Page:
Historically, many cancer survivors have simply visited their oncologist indefinitely, for everything. That practice is costly and inefficient, especially considering the expected shortage of oncologists in the next 10 years, says Steven Patierno, PhD, deputy director of Duke Cancer Institute. Patierno recruited Oeffinger to Duke to create a new model. They first worked together more than a decade ago, when Oeffinger helped train internal medicine physicians at the cancer survivorship clinic that Patierno started when he was executive director of the George Washington University Cancer Center. Patierno became interested in survivorship because of two patients who told him that the worst day of their cancer journey, aside from the day they were diagnosed, was the day they finished treatment. “Each patient, at different times, said to me, ‘When I finished treatment, someone basically patted me on the back and said, ‘Things seem to have gone well. See you later. Call us if you have any problems.’ It hit me like a freight train; their entire lives had changed, and we did nothing for them,” he says.
The onco-primary care model aims to improve care even before a cancer diagnosis—starting with helping primary care physicians and their patients make the best choices about screening. Prostate cancer screening is a prime example. “All of a sudden, the U.S. Preventive Services Task Force said ‘Don’t screen anymore.’ And that didn’t seem right,” says John Ragsdale, MD, medical director of Duke Family Medicine Center. Now, the guidelines advise primary care physicians to talk to their patients to help them come to the decision that’s best for them. Ragsdale is collaborating with another family medicine doctor to create and study a tool to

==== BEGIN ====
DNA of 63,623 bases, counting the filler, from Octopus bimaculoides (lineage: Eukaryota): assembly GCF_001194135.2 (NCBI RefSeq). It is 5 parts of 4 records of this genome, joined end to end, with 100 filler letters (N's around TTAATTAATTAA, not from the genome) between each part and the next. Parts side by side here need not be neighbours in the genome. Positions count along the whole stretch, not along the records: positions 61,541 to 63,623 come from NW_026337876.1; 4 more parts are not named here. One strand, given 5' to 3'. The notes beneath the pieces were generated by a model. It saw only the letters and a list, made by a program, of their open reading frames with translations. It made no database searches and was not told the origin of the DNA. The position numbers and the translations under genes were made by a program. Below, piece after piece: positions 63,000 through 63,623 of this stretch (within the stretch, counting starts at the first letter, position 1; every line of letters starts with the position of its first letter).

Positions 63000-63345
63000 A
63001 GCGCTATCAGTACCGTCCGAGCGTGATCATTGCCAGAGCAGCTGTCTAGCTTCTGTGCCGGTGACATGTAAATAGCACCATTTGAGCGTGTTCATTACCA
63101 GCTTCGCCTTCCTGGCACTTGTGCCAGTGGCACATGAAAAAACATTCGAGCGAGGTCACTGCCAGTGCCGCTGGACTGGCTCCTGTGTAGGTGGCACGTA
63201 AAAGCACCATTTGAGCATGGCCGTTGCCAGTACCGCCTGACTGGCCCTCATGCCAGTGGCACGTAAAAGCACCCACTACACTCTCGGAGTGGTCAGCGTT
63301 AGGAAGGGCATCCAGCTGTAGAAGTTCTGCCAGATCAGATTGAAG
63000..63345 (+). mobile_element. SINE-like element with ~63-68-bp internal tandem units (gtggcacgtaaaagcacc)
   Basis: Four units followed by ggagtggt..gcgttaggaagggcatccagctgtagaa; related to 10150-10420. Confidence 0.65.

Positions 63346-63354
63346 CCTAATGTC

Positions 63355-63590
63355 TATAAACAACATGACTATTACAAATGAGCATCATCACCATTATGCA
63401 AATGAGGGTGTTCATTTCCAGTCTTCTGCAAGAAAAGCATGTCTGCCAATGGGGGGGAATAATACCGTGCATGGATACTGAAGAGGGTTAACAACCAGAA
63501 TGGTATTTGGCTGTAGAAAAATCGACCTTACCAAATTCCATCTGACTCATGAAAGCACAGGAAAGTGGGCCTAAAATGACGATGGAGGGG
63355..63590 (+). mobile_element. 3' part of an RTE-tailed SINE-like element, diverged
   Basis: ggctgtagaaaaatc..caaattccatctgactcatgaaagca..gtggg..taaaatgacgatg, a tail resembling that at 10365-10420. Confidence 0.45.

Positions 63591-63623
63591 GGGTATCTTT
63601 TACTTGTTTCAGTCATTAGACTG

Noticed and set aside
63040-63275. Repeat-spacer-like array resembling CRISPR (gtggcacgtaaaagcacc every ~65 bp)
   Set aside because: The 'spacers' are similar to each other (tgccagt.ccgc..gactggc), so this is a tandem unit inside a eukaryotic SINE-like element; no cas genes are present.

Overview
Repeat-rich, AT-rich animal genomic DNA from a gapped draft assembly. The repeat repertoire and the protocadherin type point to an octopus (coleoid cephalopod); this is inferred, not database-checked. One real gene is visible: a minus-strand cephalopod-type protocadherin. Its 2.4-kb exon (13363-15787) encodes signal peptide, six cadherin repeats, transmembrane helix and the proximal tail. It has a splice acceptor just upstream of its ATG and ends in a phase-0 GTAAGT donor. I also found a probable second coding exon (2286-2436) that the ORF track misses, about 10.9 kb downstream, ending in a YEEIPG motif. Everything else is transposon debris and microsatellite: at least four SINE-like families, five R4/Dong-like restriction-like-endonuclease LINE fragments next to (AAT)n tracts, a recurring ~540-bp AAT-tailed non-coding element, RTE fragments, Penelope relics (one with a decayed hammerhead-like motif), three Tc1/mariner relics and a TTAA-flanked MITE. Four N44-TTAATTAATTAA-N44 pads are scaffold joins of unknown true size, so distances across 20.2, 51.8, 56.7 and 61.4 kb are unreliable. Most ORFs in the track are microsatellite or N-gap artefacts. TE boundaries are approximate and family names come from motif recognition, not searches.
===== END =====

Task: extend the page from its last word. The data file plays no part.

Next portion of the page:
guide primary care physicians in those conversations. “It’s not black and white. It’s really shades of grey now,” he says.
Ragsdale also runs a once-a-week survivorship clinic for high-risk patients at the Duke Cancer Center. He’s driven by conversations he has had with cancer survivors, including his sister, who was diagnosed with breast cancer at a young age. “I know the questions that need to be asked of her that aren’t necessarily being asked all the time, and that bothered me,” he says.
Over the next 10 years, cancer screening will become more personalized, based on individual risk, Oeffinger says. Rather than screening everyone with the same test at the same age, risk will be determined by tests of genetic markers and tests that detect circulating tumor cells. Primary care providers and oncologists will need to work together to implement those changes.
A Dangerous Gap